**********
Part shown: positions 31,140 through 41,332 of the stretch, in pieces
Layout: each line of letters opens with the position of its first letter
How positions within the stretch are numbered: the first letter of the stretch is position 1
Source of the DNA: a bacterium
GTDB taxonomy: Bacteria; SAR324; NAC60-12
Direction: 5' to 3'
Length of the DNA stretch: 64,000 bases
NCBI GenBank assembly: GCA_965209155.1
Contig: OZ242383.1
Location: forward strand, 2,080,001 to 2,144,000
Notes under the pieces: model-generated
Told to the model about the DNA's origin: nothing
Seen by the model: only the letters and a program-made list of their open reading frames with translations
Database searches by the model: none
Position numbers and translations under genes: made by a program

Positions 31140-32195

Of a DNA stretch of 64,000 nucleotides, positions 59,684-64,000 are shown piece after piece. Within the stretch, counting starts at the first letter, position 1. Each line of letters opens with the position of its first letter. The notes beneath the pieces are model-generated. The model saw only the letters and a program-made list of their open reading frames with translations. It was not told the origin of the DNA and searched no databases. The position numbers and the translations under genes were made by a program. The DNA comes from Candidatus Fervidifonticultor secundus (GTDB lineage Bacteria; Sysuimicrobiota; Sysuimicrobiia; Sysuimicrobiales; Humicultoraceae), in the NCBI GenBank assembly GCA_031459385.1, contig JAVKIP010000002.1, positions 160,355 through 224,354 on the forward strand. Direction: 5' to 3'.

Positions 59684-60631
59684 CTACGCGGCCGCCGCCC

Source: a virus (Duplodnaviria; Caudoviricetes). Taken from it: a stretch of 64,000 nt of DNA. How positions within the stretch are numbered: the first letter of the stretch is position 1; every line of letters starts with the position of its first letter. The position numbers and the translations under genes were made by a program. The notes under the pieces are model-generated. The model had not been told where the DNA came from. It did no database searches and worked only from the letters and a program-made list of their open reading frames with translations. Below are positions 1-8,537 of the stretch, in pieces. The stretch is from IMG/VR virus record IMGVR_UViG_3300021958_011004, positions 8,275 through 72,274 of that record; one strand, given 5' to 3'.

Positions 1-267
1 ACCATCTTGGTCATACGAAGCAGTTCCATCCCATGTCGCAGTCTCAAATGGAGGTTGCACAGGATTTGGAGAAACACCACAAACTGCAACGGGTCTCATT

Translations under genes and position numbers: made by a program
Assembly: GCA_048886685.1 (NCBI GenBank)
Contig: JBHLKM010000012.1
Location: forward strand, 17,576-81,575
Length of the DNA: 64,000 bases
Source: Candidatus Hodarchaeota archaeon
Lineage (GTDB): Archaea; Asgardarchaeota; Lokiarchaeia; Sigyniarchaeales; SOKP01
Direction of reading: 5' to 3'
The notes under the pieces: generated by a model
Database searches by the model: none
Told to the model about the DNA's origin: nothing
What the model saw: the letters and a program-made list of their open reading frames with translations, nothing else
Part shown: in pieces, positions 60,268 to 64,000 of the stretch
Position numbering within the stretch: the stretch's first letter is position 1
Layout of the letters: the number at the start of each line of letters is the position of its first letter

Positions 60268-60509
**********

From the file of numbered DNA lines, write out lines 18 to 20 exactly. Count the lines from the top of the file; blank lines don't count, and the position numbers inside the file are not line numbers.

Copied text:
Positions 59684-60631
59684 CTACGCGGCCGCCGCCC

Source: a virus (Duplodnaviria; Caudoviricetes). Taken from it: a stretch of 64,000 nt of DNA. How positions within the stretch are numbered: the first letter of the stretch is position 1; every line of letters starts with the position of its first letter. The position numbers and the translations under genes were made by a program. The notes under the pieces are model-generated. The model had not been told where the DNA came from. It did no database searches and worked only from the letters and a program-made list of their open reading frames with translations. Below are positions 1-8,537 of the stretch, in pieces. The stretch is from IMG/VR virus record IMGVR_UViG_3300021958_011004, positions 8,275 through 72,274 of that record; one strand, given 5' to 3'.